All US states, except New Hampshire, require their drivers to take out liability insurance for legal driving. However, collision and comprehensiveness are optional, despite the fact that almost four out of five drivers decide to buy this insurance. What does auto comprehensive insurance cover?
What is comprehensive insurance?
Comprehensive insurance (also known as ‘other than collision’ in some states) covers damage to your car caused by events beyond your control. Includes items such as theft, vandalism, glass and windscreen damage, fire, animal accidents, weather conditions / acts of nature, etc. Optional insurance is comprehensive.
What does comprehensive car insurance cover?
Comprehensive car insurance covers damage caused by accidents other than a car accident, including theft, fire, vandalism, weather, falling objects and animal damage. This is not required by law, but it may be a good idea depending on the value of the car you drive. In fact, drivers of leased or financed cars are often required to obtain this insurance to protect the investment of the car owner or lender. Although the driver is not covered by collision insurance, he usually must have collision insurance to be able to take out comprehensive protection.
How much it costs?
For the average driver, comprehensiveness is usually a fairly affordable price. Of course, it varies depending on the vehicle and driver, but in general, what you get is usually worth the cost. Even replacing your windshield can cost several hundred dollars if you don’t have insurance and broken windows are not uncommon. Contact an insurance agent for information about the benefits of comprehensive protection. It can potentially save thousands of dollars on pocket car costs.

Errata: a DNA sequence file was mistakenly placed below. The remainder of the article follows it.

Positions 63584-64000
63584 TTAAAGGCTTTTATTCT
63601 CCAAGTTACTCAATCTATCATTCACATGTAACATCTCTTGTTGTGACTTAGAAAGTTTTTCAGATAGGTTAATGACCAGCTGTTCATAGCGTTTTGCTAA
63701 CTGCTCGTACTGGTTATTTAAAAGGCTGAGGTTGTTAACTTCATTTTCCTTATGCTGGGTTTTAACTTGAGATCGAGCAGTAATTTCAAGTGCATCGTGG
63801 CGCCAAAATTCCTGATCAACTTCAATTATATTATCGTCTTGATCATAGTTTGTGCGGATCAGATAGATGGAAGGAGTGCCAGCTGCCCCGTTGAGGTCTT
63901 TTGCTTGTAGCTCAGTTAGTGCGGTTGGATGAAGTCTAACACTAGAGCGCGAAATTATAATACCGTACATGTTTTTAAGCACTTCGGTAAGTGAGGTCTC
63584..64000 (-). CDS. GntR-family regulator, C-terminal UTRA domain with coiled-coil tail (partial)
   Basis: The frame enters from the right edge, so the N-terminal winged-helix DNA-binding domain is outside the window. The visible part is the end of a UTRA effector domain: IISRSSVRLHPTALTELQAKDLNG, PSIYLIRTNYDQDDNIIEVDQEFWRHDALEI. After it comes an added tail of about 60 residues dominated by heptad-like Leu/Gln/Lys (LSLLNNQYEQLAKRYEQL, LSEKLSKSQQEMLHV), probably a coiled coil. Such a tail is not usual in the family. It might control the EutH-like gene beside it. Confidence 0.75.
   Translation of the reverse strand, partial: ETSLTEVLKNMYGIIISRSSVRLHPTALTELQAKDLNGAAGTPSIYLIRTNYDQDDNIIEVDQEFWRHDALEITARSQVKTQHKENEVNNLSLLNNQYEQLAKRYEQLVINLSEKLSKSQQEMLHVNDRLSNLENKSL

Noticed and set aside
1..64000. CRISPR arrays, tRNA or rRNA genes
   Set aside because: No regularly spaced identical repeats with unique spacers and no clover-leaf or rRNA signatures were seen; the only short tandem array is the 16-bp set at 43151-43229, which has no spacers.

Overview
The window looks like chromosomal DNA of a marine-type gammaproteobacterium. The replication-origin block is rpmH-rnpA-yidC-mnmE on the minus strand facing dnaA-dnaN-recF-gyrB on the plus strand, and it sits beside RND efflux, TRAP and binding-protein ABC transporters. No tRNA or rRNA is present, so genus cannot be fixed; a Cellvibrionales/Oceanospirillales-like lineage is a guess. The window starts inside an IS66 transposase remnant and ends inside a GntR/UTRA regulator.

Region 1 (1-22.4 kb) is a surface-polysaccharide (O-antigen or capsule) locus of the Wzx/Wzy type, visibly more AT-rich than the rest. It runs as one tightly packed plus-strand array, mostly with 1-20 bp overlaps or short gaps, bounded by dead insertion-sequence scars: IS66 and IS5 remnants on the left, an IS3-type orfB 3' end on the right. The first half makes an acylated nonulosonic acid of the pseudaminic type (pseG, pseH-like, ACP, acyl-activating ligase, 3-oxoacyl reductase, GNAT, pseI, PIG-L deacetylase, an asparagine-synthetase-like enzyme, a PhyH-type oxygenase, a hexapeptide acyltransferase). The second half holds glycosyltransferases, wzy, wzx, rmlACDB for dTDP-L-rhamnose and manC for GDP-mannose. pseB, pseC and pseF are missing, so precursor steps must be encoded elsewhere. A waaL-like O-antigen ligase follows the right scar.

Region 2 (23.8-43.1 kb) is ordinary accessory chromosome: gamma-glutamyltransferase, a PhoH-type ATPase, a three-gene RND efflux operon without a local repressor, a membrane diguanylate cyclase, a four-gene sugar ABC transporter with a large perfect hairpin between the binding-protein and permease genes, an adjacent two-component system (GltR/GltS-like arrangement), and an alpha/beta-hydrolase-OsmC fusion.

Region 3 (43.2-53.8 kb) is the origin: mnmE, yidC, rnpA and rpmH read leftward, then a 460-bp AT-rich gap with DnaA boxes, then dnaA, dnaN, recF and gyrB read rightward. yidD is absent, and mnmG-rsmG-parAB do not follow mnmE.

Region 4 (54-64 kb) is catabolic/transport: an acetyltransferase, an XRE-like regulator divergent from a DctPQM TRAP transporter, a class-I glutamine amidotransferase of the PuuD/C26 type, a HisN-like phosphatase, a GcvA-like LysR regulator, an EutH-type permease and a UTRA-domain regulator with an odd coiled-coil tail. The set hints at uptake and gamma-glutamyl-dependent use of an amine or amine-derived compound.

Does comprehensive car insurance count as a breakdown or a responsible accident?
Comprehensive protection claims are usually not considered to be responsible accidents. Responsible accidents would be covered by part of the civil liability or collision insurance, not by the comprehensive protection section. One of the obscure parts of comprehensive insurance coverage that is not similar to all other insured risks that are covered by comprehensive protection is protection against the impact of an animal. If you hit a marmot, squirrel, elk or even a deer in a car, then hitting the animal is covered by a comprehensive car insurance policy.
This is a rare opportunity that you hit something while driving and this is not considered a responsible accident. Most states and insurance companies do not recognize this type of claim as a responsible accident. Contact your insurance company to find out how they see it and make sure there won’t be any fees associated with a comprehensive claim.